It's thunderstorm season and with thunderstorms comes, well thunder! Like fireworks during the 4th of July, thunder can be a very scary thing for some dogs while others are oblivious. If you've read or seen the movie "Marley and Me," you are aware of poor Marley's extreme fear of thunderstorms to the point of mass destruction! When dogs are afraid they are thrown into their basic animal instincts of fight or flight. They are either searching to take cover somewhere they feel safe or they may go on a wild frenzy of destruction trying to escape their fear. In either case, your poor canine companion is experiencing extreme stress.
What makes storm anxiety so terrifying for our sweet canine companions is that they have no one to fight and in most cases no where to flight to, so they are imprisoned with no relief of this debilitating fear. They can’t see or smell the object of their fear so there isn’t a way for them to check it out for themselves to satisfy their curiosity or conquer their fear. There is no escape!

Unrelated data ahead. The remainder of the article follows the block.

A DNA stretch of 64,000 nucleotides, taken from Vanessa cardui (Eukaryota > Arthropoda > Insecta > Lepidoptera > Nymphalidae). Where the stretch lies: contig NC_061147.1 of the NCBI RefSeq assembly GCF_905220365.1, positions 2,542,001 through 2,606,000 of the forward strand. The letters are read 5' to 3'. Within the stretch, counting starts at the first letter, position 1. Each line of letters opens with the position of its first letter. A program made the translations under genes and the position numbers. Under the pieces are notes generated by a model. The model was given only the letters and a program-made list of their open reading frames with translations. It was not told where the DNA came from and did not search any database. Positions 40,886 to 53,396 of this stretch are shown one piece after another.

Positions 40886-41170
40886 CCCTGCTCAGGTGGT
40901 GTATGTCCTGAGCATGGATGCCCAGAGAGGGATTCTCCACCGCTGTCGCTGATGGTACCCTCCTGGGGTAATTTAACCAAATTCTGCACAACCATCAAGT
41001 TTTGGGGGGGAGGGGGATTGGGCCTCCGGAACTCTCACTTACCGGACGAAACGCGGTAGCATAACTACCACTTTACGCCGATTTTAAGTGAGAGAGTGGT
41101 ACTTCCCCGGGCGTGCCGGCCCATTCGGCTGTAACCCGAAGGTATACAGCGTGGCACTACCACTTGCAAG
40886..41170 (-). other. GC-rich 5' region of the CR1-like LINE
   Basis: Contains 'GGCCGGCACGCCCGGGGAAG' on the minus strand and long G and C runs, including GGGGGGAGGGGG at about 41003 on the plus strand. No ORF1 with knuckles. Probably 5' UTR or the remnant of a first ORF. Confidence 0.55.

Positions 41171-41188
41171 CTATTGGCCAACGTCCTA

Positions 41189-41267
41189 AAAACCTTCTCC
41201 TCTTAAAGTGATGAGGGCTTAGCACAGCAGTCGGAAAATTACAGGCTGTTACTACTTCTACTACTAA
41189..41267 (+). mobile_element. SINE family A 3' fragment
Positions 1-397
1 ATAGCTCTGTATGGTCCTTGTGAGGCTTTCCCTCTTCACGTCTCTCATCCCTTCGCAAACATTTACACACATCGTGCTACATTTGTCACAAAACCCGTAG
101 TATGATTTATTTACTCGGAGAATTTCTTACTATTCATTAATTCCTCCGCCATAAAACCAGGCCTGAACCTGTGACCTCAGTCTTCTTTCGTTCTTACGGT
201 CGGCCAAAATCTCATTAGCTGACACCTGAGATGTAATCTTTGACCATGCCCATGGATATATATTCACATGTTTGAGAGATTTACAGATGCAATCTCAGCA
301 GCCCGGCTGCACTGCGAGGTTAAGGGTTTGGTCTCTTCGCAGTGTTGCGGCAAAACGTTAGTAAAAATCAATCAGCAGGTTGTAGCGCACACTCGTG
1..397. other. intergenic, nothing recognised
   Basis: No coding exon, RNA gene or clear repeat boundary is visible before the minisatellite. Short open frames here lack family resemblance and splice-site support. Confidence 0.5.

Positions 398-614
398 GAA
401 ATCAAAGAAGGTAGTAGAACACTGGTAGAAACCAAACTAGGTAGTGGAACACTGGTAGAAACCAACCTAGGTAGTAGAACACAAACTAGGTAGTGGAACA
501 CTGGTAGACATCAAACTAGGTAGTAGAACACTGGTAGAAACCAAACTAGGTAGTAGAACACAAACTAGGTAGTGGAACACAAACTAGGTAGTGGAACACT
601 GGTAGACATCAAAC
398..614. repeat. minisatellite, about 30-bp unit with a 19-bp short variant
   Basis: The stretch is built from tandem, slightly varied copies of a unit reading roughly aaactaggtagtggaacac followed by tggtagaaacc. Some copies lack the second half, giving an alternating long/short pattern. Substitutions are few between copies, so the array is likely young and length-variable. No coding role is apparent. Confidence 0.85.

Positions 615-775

Can you imagine being terrified and not having any where to run to or no control over your escape to a safer place? It is up to us to take this fear seriously and help our furry family member adjust through training, as well as providing a safe environment to help comfort them through the worse part of the thunderstorm. Playing soothing music in the back ground to help drown out some of the thunder noises helps. But, oddly enough trying to comfort them usually doesn't. Dogs can be trained out of their fears and should never be allowed to dominate you or your household by holding you prisoner to their fears. The remedy is to find a qualified dog trainer to help train you on how to work with your canine companion to hopefully either eliminate their fear all together or at least minimize it substantially. This will help them be more at peace and cope better during the stormy season as well as help strengthen the bond between you and your favorite furry friend. Sometimes, if the fear is beyond reproach you can ask your vet to prescribe your dog a mild sedative or find an herbal tincture that may help calm your little pal down until the storms pass. One way or the other, your dog is worth the time and attention it will take to help them overcome or, at the very least, lessen their fear of thunderstorms. And perhaps, you won’t be singing in the rain together, but maybe sitting in front of a nice warm fire peacefully enjoying each other’s company instead. Life is short, wag more, bark less!